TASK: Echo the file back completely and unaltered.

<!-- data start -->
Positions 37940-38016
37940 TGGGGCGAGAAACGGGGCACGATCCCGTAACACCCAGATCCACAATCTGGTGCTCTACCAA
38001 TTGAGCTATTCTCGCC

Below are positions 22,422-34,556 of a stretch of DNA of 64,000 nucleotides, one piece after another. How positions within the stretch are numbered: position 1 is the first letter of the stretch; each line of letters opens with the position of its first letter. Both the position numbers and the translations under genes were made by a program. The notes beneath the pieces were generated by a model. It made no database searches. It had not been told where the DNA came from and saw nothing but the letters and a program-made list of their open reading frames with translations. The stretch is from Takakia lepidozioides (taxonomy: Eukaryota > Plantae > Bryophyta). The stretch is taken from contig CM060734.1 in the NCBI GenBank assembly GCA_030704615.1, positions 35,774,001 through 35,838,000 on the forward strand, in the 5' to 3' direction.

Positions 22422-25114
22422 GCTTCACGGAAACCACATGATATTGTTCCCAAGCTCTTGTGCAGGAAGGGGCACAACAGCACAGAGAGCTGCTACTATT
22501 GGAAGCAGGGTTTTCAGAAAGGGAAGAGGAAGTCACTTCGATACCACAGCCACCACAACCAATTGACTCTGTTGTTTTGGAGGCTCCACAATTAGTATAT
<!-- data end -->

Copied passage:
Positions 37940-38016
37940 TGGGGCGAGAAACGGGGCACGATCCCGTAACACCCAGATCCACAATCTGGTGCTCTACCAA
38001 TTGAGCTATTCTCGCC

Below are positions 22,422-34,556 of a stretch of DNA of 64,000 nucleotides, one piece after another. How positions within the stretch are numbered: position 1 is the first letter of the stretch; each line of letters opens with the position of its first letter. Both the position numbers and the translations under genes were made by a program. The notes beneath the pieces were generated by a model. It made no database searches. It had not been told where the DNA came from and saw nothing but the letters and a program-made list of their open reading frames with translations. The stretch is from Takakia lepidozioides (taxonomy: Eukaryota > Plantae > Bryophyta). The stretch is taken from contig CM060734.1 in the NCBI GenBank assembly GCA_030704615.1, positions 35,774,001 through 35,838,000 on the forward strand, in the 5' to 3' direction.

Positions 22422-25114
22422 GCTTCACGGAAACCACATGATATTGTTCCCAAGCTCTTGTGCAGGAAGGGGCACAACAGCACAGAGAGCTGCTACTATT
22501 GGAAGCAGGGTTTTCAGAAAGGGAAGAGGAAGTCACTTCGATACCACAGCCACCACAACCAATTGACTCTGTTGTTTTGGAGGCTCCACAATTAGTATAT